Not just talent, infrastructure the key to producing champions
As our sports administrators continue to fight the International Olympic Committee over implementation of stringent ethical guidelines, which to me is non-negotiable, I want to talk about another thing our sport badly needs - a high performance training centre (HPTC). Abhinav Bindra writes.
As our sports administrators continue to fight the International Olympic Committee over implementation of stringent ethical guidelines, which to me is non-negotiable, I want to talk about another thing our sport badly needs - a high performance training centre (HPTC).
It is a state-of-the-art facility that works 24x7 and helps athletes get that extra edge. You can get experts on sports science to sports medicine, nutrition, bio-mechanics and even rehabilitation - all under one roof.
I had the chance to live and train in one such facility, the US Olympic Training Center in Colorado Springs, for two years. And the time I spent there was beyond doubt the best of my sporting life.
A wide gamut of athletes from different disciplines trained together, towards one goal. There was great camaraderie. The place smelled of fun, ambition, respect and energy. It was a place where history lived, where the past was pride and the future was built. You could trace every US Olympian on a computer and walk the Hall of Fame.
Simple things can make a difference. The US centre was not ostentatious. A cafeteria ran 24 hours offering different cuisines, discipline-specific food et al. It is the thought that goes into these that we are yet to replicate in our camps. We expect all athletes to function on more or less the same diet. Arre bhai, weightlifter ko extra chapati do, is the general mentality.
Greatness does not come from precise hand-eye coordination. A lot more goes into achieving it. Simple things like the preciseness of carbohydrates-protein ratio that goes into your system can make a difference.
Every time Andy Murray goes to the toilet an osmolarity check is done to track the percentage of water and minerals in his urine. This indicates whether the body is correctly hydrated. Monitoring is the key. In swimming, the OTC pool has a tunnel that creates a current to help swimmers go faster.
It's a way to make the body get used to the pace. Cameras over and under water track every move. Mo Farah worked out with a special respiration belt designed to train his inter-costal muscles made for him by the University of Loughborough.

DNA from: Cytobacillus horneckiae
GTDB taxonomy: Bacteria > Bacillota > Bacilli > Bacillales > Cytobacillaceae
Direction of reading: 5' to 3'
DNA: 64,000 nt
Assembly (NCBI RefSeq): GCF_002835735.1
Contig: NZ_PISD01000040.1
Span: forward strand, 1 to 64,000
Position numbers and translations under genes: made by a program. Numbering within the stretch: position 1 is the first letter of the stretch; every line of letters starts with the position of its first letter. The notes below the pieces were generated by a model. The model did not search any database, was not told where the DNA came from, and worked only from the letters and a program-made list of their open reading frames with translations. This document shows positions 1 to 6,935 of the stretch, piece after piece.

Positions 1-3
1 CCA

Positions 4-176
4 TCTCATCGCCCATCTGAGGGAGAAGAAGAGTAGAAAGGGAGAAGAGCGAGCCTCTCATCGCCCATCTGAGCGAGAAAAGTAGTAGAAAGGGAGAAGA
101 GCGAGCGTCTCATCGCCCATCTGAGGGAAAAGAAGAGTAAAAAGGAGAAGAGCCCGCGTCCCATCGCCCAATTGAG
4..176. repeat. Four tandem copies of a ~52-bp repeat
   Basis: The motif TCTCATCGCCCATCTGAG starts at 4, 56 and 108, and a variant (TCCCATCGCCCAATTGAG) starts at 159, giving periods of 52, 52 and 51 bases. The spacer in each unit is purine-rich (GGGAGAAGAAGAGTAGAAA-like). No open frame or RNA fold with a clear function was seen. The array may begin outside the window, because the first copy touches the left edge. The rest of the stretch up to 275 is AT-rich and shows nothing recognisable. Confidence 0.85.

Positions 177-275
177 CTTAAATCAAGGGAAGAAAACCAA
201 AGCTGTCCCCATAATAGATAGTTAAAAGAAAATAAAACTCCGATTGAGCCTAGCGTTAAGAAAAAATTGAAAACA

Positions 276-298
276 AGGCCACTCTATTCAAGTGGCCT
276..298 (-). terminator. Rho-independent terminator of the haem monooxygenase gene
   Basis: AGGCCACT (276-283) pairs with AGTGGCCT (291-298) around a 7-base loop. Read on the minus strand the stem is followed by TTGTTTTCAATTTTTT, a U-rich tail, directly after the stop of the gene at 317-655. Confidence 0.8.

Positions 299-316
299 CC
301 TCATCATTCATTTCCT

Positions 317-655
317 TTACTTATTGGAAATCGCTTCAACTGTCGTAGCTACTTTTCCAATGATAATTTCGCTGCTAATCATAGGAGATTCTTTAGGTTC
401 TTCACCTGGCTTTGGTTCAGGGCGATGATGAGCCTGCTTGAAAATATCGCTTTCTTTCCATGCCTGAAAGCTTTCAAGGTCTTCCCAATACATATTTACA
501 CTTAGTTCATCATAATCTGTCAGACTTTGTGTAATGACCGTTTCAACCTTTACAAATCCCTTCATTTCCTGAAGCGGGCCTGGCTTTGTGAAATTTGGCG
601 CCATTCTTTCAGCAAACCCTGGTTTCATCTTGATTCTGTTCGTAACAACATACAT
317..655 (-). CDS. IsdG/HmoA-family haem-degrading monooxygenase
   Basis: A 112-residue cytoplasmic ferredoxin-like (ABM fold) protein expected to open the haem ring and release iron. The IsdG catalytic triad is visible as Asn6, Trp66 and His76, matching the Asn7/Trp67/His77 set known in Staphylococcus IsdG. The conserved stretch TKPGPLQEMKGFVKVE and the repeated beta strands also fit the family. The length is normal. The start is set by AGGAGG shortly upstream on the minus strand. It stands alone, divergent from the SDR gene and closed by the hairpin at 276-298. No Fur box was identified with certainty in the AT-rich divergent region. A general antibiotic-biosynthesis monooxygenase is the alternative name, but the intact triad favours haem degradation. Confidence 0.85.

High-altitude training, sleeping in high altitude rooms and then training in normal altitude, a newly extended partnership between UK Sport and the military defence giant Warton's aerospace engineers to help the taekwondo team, these are some instances where technology has provided a helping hand.
Virtual reality is being used by many HPTCs to create the exact environment for athletes, be it their home facility or the Olympic arena, in three dimension, sounds, temperature, crowds, everything is being reproduced to give athletes a feel of what they could be up against.
Physiology parameters and logs are maintained daily, right from assessing the quality of sleep to brain waves to heart rhythms.
Training plans for the day are devised keeping the data in mind so that there is quality and no overtraining. At that level one has to train smart.
The point I am trying to make is that for our sport to develop there is so much to do. The elite athletes need to find that edge in order to win. Competition at the highest level is killing.
In India, even though things have improved, our OTC, the NIS in Patiala, is a crumbling edifice of a once dazzling palace. I was recently told (I could be wrong) that the coaches course dates back to the 1980s. While I am sure they do a lot of great work, there is a desperate need to get better.
We need the top-notch expertise in India working nonstop with our athletes. No doubt there is so much talent. But talent needs round-the-clock top-notch back up to find that extra edge.
The IOC funds and helps set up high level academies. But of course, it's not relevant to suspended nations.